Which is a shame, 'cos Lugodoc really digs...               The Wicker Man

Then came...

AD 43 - The Claudian Conquest of Britain

Wherever Rome conquered new provinces it always installed Roman governers and client kings to keep the peace and levy taxes, but it never usually made any effort to destroy local religions. Even after several rebellions in Judea it never tried to outlaw the local Jewish religion. And yet, after the Claudian invasion of Britain in AD 43, The Divine Emperor Claudius decreed that henceforth through out all Britain, Gaul, and the rest of The Roman Empire, all druids were outlawed and to be shot on sight.

The great druid stronghold on Anglesey was attacked and destroyed under the command of the local British governer Suetonius Paulinus in AD 61, and after this the druids ceased to have any official existence. Some survivors fled to Ireland or Scotland, which were never conquered by Rome but were conquered by Roman Christianity a few centuries later. Others went underground and became wandering poets and storytellers, without power or status. Their vast wealth of historical and metaphysical knowledge faded into myth.

So after this, everything is just heresay, rumour and repetition, and just over another 2,000 words survive from the following 300 years...

AD 50 - Pomponius Mela’s De Situ Orbis
III, 2, 18 and 19 There still remain traces of atrocious customs no longer practised, and although they now refrain from outright slaughter yet they still draw blood from the victims led to the altar. They have, however, their own kind of eloquence, and teachers of wisdom called Druids. These profess to know the size and shape of the world, the movements of the heavens and of the stars, and the will of the gods. They teach many things to the nobles of Gaul in a course of instruction lasting as long as twenty years,   meeting in secret either in a cave or in secluded dales. One of their dogmas has come to common knowledge, namely, that souls are eternal and that there is another life in the infernal regions, and this has been permitted manifestly because it makes the multitude readier for war. And it is for this reason too that they burn or bury with their dead, things appropriate to them in life, and that in times past they even used to defer the completion of business and the payment of debts until their arrival in another world. Indeed, there were some of them who flung themselves willingly on the funeral piles of their relatives in order to share the new life with them.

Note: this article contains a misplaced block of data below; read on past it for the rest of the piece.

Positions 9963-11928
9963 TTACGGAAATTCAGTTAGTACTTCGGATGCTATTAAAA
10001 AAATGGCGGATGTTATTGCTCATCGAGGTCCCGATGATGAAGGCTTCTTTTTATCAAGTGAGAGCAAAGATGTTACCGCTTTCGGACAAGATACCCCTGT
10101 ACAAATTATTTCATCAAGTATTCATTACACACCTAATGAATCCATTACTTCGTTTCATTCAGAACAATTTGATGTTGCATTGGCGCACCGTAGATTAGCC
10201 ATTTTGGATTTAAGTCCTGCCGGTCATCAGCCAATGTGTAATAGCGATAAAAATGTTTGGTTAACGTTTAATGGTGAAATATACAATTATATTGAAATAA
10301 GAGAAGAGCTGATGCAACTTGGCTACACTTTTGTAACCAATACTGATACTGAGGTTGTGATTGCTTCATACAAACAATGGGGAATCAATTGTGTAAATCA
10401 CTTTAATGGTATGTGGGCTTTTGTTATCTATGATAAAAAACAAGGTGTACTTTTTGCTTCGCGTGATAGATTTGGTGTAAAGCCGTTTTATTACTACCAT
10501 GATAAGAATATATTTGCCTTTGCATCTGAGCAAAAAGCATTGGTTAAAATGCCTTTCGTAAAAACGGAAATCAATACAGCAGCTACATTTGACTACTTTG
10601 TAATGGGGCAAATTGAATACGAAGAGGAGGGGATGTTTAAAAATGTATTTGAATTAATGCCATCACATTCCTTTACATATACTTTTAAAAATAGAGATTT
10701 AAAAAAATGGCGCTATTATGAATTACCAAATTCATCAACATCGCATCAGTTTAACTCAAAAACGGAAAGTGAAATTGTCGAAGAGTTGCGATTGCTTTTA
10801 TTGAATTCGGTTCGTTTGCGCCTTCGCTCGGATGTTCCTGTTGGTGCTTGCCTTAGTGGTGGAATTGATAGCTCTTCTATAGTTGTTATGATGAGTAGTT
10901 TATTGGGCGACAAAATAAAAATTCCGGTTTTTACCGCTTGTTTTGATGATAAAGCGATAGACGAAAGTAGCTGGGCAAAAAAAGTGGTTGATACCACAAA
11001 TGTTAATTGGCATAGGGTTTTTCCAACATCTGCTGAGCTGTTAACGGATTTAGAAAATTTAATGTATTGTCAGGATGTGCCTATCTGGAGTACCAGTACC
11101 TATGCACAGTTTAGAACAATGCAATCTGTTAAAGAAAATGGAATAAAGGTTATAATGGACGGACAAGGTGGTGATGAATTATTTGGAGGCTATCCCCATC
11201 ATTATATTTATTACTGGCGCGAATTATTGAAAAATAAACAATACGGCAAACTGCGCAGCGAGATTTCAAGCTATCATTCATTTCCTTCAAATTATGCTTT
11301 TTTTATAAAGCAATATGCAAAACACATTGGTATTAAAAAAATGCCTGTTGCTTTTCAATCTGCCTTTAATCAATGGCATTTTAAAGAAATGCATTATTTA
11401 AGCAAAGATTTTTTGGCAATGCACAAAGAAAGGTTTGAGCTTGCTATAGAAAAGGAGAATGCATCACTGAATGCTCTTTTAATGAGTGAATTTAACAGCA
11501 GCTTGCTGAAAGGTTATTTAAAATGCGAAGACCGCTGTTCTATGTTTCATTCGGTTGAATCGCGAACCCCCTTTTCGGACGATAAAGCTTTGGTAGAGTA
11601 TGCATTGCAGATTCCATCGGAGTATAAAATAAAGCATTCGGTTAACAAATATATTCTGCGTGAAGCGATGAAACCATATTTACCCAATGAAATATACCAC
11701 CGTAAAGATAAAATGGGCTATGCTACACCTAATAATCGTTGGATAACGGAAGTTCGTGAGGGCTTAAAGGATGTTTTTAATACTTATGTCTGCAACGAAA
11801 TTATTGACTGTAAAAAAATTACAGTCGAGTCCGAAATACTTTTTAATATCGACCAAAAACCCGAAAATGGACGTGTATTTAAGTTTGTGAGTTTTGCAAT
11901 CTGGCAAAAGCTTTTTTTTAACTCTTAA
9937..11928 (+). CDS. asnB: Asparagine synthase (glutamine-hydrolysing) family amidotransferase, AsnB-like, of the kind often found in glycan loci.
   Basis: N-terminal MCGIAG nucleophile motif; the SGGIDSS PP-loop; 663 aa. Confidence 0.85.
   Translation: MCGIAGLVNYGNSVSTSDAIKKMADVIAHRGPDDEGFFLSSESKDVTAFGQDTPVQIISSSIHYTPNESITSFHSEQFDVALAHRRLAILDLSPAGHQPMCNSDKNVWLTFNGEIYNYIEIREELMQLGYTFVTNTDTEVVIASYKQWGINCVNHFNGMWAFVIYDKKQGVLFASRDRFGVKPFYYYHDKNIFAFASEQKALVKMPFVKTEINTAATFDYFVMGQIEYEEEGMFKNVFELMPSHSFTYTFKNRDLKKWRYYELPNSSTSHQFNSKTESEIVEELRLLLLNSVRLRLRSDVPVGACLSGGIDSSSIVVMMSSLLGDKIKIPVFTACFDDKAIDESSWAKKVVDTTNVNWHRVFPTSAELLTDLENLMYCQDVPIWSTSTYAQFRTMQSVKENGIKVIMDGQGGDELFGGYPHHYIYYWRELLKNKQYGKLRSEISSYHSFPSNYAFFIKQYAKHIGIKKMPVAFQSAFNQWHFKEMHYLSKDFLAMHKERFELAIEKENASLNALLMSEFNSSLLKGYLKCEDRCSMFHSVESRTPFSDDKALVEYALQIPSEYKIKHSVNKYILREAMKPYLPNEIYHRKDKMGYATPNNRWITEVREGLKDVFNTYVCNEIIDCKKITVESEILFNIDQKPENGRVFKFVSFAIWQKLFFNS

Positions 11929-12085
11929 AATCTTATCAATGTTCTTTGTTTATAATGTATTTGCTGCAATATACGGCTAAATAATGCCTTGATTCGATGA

AD 60 - Lucan’s Pharsalia
I, 450-8 And you, O Druids, now that the clash of battle is stilled, once more have you returned to your barbarous ceremonies and to the savage usage of your holy rites. To you alone it is given to know the truth about the gods and deities of the sky, or else you alone are ignorant of this truth. The innermost groves of far-off forests are your abodes. And it is you who say that the shades of the dead seek not the silent land of Erebus and the pale halls of Pluto; rather, you tell us that the same spirit has a body again elsewhere, and that death, if what you sing is true, is but the mid-point of long life.

AD 77 – Pliny’s Natural History
XVI, 249 Here we must mention the awe felt for this plant by the Gauls. The Druids—for so their magicians are called—held nothing more sacred than the mistletoe and the tree that bears it, always supposing that tree to be the oak. But they choose groves formed of oaks for the sake of the tree alone, and they never perform any of their rites except in the presence of a branch of it; so that it seems probable that the priests themselves may derive their name from the Greek word for that tree. In fact, they think that everything that grows on it has been sent from heaven and is a proof that the tree was chosen by the god himself. The mistletoe, however, is found but rarely upon the oak; and when found, is gathered with due religious ceremony, if possible on the sixth day of the moon (for it is by the moon that they measure their months and years, and also their ages of thirty years). They choose this day because the moon, though not yet in the middle of her course, has already considerable influence. They call the mistletoe by a name meaning, in their language, the all-healing. Having made preparation for sacrifice and a banquet beneath the trees, they bring thither two white bulls, whose horns are bound then for the first time. Clad in a white robe, the priest ascends the tree and cuts the mistletoe with a golden sickle, and it is received by others in a white cloak. Then they kill the victims, praying that God will render this gift of his propitious to those to whom he has granted it. They believe that the mistletoe, taken in drink, imparts fecundity to barren animals, and that it is an antidote for all poisons. Such are the religious feelings that are entertained towards trifling things by many peoples.